… The more convinced I become that gaining an advantage in trading comes down to only a few differentiating factors, with speed a key component.
Already the New Year has brought a new raft of latency measurement and reduction initiatives. In this issue alone, we detail NYSE Euronext’s deployment of Correlix to monitor data and order latency, Colt’s new proximity hosting center for accessing the London Stock Exchange, and new initiatives from network providers Algo Technologies, IPC and Spread Networks.
Achieving lower and more consistent latency has a host of benefits, but achieving it doesn’t come cheap. In fact, Paul Adcock, executive vice president of NYSE Euronext and head of trading and operations at NYSE Arca, says he was taken aback by some of the fees outlined by vendors when the exchange started looking for a latency monitoring platform.
And that doesn’t even take into account the costs of putting in place a high-performance infrastructure, let alone maintaining and renewing it to ensure it remains such—something that vendors such as Algo Technologies and Spread Networks hope will make them a pretty penny as firms desperate for latency improvements seek the lowest-latency connectivity to markets. Both vendors are expanding their offerings: Algo Tech has partnered with UK utility Scottish and Southern Energy’s telecoms subsidiary to broaden its network and make it quicker and easier to connect individual buildings across London, leveraging SSE’s existing network of pipes, while Spread—which made a splash last year by digging its own fiber trench between New Jersey and Chicago to create the lowest-latency route between the two—is applying its methodology to connections between individual datacenters within New Jersey, digging its own secret trench via a more direct route between Equinix’s NY4 datacenter and Verizon’s Carteret facility.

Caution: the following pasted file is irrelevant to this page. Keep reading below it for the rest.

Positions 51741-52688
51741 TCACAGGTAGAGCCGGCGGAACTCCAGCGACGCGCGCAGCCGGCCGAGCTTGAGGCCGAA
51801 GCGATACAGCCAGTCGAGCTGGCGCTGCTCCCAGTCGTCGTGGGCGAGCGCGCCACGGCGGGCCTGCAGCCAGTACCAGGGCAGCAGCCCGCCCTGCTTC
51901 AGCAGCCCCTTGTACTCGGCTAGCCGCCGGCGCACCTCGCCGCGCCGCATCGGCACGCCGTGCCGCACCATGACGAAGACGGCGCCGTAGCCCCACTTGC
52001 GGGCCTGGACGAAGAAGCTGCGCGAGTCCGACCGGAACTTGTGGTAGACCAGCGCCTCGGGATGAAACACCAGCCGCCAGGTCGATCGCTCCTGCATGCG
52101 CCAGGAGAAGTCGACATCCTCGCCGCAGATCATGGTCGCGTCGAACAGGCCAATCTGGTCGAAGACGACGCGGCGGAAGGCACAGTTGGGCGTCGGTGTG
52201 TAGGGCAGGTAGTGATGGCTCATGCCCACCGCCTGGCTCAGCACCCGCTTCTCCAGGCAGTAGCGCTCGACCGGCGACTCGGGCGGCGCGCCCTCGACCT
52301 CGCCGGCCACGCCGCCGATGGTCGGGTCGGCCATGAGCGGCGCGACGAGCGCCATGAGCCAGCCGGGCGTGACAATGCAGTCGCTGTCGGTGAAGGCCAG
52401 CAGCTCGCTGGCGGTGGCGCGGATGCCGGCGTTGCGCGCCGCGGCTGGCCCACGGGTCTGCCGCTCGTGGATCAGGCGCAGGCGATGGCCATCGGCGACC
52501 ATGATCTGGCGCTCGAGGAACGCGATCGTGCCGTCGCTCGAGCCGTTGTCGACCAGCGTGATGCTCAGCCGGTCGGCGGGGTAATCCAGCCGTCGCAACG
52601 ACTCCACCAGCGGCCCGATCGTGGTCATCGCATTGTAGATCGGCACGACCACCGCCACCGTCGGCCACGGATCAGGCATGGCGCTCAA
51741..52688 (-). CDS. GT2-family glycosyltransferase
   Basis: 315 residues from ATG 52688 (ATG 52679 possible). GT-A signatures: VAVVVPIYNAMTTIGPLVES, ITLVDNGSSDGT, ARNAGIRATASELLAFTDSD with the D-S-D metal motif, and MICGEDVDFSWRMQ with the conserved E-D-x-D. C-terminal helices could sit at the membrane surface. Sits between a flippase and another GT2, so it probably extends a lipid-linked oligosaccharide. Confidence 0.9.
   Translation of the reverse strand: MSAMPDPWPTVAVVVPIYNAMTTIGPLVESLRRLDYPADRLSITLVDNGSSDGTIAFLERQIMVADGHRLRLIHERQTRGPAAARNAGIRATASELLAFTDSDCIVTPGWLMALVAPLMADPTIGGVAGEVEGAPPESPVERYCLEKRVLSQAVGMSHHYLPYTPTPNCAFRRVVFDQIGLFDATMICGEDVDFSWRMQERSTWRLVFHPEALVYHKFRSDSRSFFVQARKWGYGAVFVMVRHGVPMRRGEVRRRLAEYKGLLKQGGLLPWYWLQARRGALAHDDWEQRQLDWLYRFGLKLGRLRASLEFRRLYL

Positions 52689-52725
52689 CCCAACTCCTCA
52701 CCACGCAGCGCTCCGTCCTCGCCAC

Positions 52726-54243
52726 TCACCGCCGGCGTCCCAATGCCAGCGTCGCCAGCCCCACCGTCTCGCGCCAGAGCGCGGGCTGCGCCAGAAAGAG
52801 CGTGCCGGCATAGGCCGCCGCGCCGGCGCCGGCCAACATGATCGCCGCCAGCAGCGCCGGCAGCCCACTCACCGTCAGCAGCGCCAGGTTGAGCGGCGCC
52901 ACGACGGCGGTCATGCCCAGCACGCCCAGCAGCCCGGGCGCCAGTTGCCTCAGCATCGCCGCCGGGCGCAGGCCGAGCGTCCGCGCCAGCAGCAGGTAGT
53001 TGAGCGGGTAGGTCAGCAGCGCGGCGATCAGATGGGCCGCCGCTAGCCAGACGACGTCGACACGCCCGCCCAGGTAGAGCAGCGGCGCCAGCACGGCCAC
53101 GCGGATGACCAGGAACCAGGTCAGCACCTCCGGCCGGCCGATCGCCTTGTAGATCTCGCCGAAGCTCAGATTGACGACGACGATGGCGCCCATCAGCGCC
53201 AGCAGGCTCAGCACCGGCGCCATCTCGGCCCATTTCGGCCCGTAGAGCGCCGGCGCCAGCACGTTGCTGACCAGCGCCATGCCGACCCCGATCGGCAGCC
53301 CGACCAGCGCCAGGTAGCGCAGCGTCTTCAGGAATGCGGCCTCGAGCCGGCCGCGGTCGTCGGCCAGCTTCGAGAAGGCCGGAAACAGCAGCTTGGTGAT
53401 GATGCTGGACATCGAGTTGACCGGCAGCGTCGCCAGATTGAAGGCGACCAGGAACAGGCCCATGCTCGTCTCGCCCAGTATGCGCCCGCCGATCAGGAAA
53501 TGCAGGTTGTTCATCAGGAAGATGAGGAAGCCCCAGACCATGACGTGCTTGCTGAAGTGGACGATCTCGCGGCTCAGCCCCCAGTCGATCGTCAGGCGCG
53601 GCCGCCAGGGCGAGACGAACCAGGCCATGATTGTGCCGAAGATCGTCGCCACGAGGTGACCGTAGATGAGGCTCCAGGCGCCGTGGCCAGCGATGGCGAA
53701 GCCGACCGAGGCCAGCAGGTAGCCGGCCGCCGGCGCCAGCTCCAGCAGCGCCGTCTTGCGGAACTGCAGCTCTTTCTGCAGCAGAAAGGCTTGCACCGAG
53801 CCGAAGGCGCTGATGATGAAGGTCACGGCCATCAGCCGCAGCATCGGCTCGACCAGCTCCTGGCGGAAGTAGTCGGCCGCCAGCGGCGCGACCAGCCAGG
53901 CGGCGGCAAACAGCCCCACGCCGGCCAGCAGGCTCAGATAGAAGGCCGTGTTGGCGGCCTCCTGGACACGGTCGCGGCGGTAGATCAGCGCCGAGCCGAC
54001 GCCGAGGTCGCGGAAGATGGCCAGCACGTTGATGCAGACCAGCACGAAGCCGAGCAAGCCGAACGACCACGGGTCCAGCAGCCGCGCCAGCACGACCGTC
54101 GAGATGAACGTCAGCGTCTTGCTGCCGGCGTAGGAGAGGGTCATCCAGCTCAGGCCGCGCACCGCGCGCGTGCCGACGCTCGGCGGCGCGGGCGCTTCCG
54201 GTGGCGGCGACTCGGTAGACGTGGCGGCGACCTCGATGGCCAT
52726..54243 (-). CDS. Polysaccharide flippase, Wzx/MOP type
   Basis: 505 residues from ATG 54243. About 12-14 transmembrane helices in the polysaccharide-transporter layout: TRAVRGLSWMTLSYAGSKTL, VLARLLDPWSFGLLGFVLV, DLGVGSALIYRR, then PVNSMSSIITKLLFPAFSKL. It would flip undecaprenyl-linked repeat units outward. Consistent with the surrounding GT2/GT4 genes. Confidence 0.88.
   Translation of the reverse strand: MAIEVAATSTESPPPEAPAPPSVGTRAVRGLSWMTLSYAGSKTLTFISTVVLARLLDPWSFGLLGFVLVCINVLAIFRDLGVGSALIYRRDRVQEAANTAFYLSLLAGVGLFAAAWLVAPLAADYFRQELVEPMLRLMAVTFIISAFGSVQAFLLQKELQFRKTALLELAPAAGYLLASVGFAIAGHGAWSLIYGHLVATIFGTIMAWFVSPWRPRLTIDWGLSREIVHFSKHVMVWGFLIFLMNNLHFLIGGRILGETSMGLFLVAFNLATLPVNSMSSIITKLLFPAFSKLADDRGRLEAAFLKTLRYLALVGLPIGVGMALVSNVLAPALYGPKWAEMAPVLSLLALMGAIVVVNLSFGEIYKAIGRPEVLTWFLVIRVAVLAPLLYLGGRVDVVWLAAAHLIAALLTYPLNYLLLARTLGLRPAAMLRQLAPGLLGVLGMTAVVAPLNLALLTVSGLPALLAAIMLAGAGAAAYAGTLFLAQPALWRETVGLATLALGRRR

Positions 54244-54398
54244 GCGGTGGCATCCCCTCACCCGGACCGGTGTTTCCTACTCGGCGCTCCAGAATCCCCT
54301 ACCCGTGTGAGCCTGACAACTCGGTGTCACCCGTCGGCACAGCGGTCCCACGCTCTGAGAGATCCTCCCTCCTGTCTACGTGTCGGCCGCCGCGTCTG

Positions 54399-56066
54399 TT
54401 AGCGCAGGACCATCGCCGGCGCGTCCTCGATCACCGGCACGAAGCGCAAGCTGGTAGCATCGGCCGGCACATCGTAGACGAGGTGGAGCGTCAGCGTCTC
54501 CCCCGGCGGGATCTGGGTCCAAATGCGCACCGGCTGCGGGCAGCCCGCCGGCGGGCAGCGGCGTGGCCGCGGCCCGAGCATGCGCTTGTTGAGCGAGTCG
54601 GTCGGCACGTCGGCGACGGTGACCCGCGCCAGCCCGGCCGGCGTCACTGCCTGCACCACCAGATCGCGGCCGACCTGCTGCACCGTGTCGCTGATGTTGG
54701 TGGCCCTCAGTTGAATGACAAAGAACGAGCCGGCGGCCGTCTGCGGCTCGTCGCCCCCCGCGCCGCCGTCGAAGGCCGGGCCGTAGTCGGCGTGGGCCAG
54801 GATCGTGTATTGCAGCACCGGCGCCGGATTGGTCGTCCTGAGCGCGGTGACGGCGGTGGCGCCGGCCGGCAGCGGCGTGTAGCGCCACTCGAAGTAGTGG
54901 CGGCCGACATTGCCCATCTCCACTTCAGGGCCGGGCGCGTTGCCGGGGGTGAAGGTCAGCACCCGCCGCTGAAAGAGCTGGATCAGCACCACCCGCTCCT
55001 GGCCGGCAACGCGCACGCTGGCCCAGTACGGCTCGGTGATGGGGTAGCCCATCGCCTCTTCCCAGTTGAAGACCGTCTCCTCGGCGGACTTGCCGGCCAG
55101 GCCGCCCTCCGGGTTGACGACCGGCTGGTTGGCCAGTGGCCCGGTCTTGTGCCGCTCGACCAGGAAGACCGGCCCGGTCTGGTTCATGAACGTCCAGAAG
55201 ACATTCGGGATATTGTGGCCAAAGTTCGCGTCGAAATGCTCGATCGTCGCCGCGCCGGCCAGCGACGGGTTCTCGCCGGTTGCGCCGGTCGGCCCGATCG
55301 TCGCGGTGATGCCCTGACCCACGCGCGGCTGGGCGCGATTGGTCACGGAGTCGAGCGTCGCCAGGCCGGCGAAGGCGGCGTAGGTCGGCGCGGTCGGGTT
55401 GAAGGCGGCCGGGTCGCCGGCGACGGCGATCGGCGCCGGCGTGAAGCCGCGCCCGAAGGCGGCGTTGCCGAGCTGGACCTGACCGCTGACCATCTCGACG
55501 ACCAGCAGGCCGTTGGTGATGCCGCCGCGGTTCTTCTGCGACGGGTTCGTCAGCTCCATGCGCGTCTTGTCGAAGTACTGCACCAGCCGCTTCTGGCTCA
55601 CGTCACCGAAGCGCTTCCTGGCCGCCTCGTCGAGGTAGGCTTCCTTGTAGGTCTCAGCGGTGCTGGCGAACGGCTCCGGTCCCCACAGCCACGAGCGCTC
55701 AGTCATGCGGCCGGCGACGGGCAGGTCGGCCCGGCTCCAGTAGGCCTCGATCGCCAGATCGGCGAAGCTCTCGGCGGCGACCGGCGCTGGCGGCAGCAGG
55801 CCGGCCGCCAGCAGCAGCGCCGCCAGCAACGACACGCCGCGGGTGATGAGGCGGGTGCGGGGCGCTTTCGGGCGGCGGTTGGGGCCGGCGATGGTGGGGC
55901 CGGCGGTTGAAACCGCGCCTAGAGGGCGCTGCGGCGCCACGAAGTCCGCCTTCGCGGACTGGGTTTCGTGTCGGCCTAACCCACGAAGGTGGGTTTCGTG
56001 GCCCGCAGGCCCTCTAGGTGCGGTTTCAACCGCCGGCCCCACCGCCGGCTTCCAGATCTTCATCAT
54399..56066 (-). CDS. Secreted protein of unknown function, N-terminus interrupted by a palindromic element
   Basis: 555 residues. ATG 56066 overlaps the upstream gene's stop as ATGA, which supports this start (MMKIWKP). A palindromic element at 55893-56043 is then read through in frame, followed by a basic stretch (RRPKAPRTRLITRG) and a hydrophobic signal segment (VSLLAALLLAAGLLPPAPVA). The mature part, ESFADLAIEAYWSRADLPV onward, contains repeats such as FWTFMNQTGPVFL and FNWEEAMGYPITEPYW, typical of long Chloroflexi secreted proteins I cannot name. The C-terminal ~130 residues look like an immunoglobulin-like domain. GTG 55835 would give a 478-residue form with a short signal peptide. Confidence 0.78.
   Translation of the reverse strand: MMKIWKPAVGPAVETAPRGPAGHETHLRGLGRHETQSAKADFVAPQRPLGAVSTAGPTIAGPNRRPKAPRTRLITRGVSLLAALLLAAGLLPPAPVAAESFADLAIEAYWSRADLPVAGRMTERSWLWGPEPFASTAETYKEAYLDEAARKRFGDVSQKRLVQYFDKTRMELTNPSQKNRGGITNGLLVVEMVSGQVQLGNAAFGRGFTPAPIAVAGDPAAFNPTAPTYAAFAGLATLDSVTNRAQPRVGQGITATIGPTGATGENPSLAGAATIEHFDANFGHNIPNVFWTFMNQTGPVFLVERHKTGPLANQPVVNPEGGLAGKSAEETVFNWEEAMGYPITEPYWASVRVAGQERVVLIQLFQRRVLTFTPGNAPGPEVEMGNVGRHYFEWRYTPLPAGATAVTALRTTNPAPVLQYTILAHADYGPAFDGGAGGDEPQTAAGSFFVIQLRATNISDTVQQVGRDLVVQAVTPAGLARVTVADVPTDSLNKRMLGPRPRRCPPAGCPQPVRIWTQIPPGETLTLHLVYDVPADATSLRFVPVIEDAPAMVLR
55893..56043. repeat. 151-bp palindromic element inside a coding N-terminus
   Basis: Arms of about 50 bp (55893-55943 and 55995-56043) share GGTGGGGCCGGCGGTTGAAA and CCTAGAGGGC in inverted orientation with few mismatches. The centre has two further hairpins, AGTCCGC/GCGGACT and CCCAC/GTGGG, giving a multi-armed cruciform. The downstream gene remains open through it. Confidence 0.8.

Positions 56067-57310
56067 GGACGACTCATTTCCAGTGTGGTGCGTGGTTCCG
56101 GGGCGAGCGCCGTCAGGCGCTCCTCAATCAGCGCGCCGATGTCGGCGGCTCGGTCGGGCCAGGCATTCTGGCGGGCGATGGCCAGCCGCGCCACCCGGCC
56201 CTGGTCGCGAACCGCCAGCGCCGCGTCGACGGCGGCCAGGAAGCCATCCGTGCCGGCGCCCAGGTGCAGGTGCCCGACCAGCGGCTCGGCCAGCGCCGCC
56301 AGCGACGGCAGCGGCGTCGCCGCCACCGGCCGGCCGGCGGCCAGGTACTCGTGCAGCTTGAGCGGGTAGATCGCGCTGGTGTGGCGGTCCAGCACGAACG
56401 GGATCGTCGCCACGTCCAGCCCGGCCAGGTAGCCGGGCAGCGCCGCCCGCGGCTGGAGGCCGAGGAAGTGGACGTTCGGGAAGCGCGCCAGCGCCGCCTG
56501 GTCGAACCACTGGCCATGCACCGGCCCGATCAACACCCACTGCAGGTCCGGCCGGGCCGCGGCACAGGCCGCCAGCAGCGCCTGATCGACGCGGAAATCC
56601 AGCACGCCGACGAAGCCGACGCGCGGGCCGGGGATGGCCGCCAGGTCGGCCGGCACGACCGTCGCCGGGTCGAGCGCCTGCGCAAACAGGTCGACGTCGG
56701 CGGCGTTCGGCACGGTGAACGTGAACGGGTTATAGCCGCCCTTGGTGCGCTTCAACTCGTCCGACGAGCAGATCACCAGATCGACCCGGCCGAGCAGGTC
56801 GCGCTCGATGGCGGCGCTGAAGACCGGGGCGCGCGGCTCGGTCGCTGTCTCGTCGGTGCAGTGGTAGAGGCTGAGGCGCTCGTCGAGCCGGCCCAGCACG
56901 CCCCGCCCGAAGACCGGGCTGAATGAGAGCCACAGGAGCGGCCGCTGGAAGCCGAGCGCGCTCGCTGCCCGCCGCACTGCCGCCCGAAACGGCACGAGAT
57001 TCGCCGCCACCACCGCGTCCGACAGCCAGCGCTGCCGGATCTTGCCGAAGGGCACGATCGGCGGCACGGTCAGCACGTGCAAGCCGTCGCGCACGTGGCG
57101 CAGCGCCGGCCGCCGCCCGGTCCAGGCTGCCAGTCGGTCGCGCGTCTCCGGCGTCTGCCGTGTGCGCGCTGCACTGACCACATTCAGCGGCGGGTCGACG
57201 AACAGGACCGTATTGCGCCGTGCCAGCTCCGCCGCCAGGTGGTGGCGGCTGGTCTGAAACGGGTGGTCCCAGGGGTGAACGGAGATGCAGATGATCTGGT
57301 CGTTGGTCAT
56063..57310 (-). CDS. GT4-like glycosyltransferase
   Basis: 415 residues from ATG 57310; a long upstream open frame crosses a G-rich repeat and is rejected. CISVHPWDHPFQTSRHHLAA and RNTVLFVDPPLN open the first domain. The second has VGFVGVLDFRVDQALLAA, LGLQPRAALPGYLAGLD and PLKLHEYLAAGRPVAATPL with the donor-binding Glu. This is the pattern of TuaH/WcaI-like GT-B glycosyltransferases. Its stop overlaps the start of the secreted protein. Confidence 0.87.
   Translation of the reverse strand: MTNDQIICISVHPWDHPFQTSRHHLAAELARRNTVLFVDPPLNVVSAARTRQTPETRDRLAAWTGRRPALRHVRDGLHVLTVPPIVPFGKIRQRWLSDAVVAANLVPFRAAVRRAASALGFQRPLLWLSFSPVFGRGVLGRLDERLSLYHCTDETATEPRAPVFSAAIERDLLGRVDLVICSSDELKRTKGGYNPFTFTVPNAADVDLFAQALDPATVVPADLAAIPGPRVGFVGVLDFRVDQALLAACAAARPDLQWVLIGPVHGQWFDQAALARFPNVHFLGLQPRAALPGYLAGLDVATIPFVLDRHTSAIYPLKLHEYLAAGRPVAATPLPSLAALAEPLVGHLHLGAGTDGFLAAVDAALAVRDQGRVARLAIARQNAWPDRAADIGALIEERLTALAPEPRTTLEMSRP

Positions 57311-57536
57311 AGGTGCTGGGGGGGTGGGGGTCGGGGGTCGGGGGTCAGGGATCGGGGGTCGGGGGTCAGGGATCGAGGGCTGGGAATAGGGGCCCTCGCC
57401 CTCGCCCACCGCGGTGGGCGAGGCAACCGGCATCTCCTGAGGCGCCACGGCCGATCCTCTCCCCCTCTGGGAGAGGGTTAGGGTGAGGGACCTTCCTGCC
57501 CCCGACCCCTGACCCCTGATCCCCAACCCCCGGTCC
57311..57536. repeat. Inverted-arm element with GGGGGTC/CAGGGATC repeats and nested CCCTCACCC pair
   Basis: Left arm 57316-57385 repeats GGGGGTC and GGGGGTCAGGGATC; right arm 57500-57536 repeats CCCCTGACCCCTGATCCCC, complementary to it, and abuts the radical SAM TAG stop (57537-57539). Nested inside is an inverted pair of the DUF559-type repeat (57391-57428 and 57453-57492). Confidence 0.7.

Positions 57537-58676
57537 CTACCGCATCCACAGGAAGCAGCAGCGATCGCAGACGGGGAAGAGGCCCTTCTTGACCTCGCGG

The increasing cost of investment required to get the most out of low-latency data may play into the hands of vendors like Colt and IPC, who have set up facilities in London and Singapore, respectively, to provide low-latency proximity access to the London Stock Exchange and Singapore Exchange. In Colt’s case, proximity hosting may appeal to many clients for whom co-locating at every venue is prohibitively expensive.
Yet, when it comes to content itself, real-time data is not seeing the same growth as other areas—these latency initiatives only deliver the same data, faster. In fact, the highest-growth areas (though much smaller in terms of overall revenues) are currently research and analytics, according to research from Burton-Taylor International Consulting, which sees these areas being driven by growth among investment banking and portfolio management groups rather than sales and trading desks.
Buy-side traders, on the other hand, cited high-frequency trading as the most important structural and regulatory issue, but are also anticipating a buy-side rebound in 2011, according to a report from research firm Tabb Group.
Latency may hold the crown for now, but is it merely a usurper who will be displaced once the cost of achieving reductions outweighs the gains, allowing the true king—content, of course—to reclaim its throne? Rather, like the politics of olde, the ruler of this new world will probably involve a marriage between different clans—speed, content and analytics that help interpret information better and faster than before—and vendors like Selerity, which is now parsing its machine-generated events feed for consumption by human traders via StockTwits (rather than only by algorithms) are leading the way into this cross-pollination.
But until then, with the industry still so focused on eking out short-term latency gains, I wonder whether we risk not seeing the forest for the fast-moving trees as we speed past in pursuit of the “nirvana” of light speed.
Anthony and James delve into how the systematic internalizer regime is shaping up, and then examine the regtech sector.Subscribe to Weekly Wrap emails
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